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It’s been roughly 100 years since the automobile began to permeate the lives of everyday people. What began as a novelty for the well-heeled became a mainstream phenomenon, thanks to Henry Ford’s innovation in mass production coupled with the economic prosperity of the Roaring Twenties. Cars changed where and how we lived, played, and worked.

Incremental innovation in the auto industry means that cars are now extraordinarily faster, more efficient, safer, and technologically advanced, but problems like traffic, accidents, and the inherent stress of long-distance driving still remain. As a result, a revolution as impactful as the introduction of the automobile itself is on the horizon: fully autonomous vehicles.

While there are challenges surrounding mass adoption of autonomous vehicles (a 2017 survey conducted by Mazda via Ipsos Mori found that 71 percent of drivers still want to drive their own cars), self-driving cars are the next frontier of personalization.

Adoption may happen faster than we think

A handful of manufacturers already implement semi-autonomous technology and self-driving features in luxury cars from BMW, Infiniti, Volvo, Audi, and others. Tesla’s Autopilot feature exceeds the level of automation that is currently legal, and drivers can extend it with a simple software update. Tesla CEO and founder Elon Musk estimates that in about 10 years it will be “unusual for cars to be built that are not fully autonomous.”

Big players in the auto industry have already made major investments. Apple recently patented an autonomous navigation system, while companies like Lyft and Qualcomm were recently granted permits in California to test autonomous vehicles, and Alphabet’s Waymo is getting dangerously close to offering a driverless ride-hailing service.

At its most basic level, autonomous driving involves active collision avoidance technology, such as automatic braking and lane-keeping assist. At a slightly more advanced level, the current crop of semi-autonomous vehicles will steer, maintain speeds, and brake only under specific conditions. Beyond that, we are looking at cars that can safely travel autonomously over long distances, perhaps with the only input being the “driver” entering a destination. And if Uber and Lyft — not to mention the entire truck shipping industry — have anything to say about it, they’ll operate with no driver at all.

Introducing the fourth screen

As marketers, we like to label the screens on which our audiences consume advertising. If the modern view is that the mobile phone is the first screen, the TV is the second screen, and tablets and computers are the third screens, you can bet that the vehicle will become the fourth.

Given the setting, the idea of the “driver” will be limited, if not completely eliminated. Everyone will now be a passenger and spectator, and the layout of the car will accommodate them with spacious seating in which lounging is more important than attentiveness. If you think car infotainment screens are large now, they will be dwarfed in due time. Screens will rival home TVs in size, with full touch interactivity equal to any modern smartphone and high-speed internet access for apps, content streaming, games, and more. In addition, head-up displays (HUDs) will project visuals on the windows, providing an augmented reality-esque utility while traveling.

Reaching consumers in a familiar but new way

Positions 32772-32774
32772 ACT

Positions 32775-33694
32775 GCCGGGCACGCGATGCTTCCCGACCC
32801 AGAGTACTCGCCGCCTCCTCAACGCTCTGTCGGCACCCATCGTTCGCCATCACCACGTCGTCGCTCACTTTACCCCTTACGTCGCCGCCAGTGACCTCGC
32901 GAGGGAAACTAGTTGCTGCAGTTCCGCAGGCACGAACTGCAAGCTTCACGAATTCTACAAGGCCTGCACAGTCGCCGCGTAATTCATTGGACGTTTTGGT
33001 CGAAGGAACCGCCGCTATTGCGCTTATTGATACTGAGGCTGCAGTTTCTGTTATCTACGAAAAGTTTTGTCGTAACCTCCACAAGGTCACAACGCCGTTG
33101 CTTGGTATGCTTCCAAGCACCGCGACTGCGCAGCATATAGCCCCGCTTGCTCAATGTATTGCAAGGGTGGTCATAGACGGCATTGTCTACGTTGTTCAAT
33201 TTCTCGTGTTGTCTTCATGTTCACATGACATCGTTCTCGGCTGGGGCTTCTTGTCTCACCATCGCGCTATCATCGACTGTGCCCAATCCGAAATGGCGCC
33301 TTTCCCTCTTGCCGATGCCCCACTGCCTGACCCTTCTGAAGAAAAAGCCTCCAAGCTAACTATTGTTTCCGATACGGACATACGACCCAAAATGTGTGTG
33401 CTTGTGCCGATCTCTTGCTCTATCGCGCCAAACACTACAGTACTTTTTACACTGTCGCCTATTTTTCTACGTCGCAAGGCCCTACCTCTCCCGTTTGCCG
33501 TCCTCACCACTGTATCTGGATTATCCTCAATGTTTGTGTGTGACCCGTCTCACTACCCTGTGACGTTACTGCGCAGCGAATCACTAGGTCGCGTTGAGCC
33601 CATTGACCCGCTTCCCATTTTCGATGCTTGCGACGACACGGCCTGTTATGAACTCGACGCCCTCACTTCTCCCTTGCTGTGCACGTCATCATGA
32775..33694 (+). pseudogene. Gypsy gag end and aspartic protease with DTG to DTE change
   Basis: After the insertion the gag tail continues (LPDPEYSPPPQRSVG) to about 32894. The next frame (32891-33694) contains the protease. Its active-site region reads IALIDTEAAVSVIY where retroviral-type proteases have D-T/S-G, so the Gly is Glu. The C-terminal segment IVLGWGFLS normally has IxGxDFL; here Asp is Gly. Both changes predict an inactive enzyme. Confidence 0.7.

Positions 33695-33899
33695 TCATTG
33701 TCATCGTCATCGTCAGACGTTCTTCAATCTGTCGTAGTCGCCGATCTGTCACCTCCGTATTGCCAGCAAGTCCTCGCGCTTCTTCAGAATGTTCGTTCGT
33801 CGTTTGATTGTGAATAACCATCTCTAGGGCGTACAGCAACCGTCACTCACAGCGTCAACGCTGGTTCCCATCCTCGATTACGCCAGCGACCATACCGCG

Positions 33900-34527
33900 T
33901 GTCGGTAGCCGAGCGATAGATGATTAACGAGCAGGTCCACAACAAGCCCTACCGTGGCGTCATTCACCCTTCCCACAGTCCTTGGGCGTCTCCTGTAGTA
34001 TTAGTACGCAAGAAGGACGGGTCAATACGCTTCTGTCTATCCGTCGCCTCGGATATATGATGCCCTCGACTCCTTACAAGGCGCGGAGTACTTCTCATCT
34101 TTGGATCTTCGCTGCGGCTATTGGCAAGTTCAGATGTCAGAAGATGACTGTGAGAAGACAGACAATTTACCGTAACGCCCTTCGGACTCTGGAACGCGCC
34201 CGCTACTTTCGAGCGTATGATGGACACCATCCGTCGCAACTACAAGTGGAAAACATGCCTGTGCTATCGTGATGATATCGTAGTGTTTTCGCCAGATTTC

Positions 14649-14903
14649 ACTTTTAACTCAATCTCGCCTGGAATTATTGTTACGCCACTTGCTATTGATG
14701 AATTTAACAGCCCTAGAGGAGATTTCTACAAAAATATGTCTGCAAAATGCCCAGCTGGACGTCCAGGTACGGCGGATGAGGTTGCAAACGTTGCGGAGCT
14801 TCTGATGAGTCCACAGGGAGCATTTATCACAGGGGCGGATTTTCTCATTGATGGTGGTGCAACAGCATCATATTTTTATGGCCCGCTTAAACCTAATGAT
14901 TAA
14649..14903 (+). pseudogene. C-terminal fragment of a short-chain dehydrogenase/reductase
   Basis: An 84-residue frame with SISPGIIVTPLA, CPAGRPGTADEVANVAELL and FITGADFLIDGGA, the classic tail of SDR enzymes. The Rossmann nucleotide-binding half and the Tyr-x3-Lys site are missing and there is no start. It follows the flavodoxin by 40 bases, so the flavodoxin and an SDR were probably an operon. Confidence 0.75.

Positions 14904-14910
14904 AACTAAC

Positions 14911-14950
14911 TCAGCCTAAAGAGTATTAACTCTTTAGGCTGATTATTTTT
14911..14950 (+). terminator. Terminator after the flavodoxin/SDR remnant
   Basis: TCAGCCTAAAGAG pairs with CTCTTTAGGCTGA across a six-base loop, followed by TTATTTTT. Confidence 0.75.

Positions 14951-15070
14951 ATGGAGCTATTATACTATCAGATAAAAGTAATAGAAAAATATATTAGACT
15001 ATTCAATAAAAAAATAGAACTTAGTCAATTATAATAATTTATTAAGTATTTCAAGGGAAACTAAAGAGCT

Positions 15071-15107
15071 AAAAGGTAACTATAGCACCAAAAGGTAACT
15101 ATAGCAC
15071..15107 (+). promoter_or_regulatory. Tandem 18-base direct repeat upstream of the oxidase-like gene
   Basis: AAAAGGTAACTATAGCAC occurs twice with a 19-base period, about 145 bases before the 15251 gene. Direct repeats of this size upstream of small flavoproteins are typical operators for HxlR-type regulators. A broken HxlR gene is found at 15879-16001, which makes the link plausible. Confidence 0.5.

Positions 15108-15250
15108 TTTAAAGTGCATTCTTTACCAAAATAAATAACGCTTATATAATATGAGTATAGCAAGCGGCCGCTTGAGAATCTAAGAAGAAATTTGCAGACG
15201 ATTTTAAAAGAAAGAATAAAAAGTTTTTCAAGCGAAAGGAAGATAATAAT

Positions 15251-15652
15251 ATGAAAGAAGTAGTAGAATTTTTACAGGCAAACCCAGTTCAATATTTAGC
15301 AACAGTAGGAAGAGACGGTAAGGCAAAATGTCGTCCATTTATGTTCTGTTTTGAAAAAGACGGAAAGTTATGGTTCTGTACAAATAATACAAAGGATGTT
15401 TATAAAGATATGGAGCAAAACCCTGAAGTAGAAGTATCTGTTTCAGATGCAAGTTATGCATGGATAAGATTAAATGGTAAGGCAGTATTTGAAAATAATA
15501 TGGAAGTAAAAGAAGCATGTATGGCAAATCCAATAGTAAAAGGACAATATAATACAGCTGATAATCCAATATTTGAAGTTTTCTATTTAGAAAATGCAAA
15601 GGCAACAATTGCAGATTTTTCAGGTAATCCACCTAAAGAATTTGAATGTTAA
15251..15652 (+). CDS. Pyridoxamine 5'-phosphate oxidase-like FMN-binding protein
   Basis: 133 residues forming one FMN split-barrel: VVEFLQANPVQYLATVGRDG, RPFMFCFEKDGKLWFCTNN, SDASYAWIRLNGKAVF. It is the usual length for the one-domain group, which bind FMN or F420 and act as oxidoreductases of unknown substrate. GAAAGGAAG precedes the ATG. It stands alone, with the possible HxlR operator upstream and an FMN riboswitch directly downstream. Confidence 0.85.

Passengers are already glued to their smartphones or rely on a tablet to keep the kids amused in the backseat. However, marketers are limited in how they can target people in motion. Aside from sponsored ads in apps like Waze, we’re still not maximizing targeting on mobile devices, and infotainment systems advertising is limited because ads are too distracting for an active driver.

With GPS integration and access to onboard data in the autonomous vehicle, immersive infotainment screens will know a consumer’s location, destination, and driving patterns, allowing for more targeted advertising that is useful to the consumer. In addition, there’s a good chance that onboard displays will sync to personal devices, creating a larger device ecosystem to reach passengers.

Hypertargeting in motion

Advertising on the fourth screen has incredible potential. While research is still limited, Forrester found that up to 71 percent of surveyed consumers prefer content and advertisements that are personalized and relevant. With ample location and destination data, along with some predictive AI, why not play a pre-roll ad on Hulu for a restaurant three miles away? Or serve up a recipe video and coupons for ingredients on the way to the grocery store? How about some hotel deals as the driver heads toward a city center late at night?

Autonomous vehicles could also present a massive opportunity for brick and mortar retailers struggling in the fight against online retailers. There could be a high convenience factor in receiving a great local deal, buying with one click, and getting a ride to your purchase, which is conveniently dropped into your trunk by the retailer’s concierge service.

Driving to the horizon

While exciting, this innovation and opportunity won’t come all at once. But when the future of the automobile arrives, it will present us with a completely new audience and new behavior to tap into. As a petrol-head and driving enthusiast, I’m simultaneously excited to embrace our autonomous overlords and their traffic-abolishing promise, while also nervous about how I’ll get my analog speed fix.

Hopefully, there will still be a place for automotive Luddites like me, and the autonomous car will take me there.

Rob Kurfehs is the group creative director at Organic, an interaction agency.

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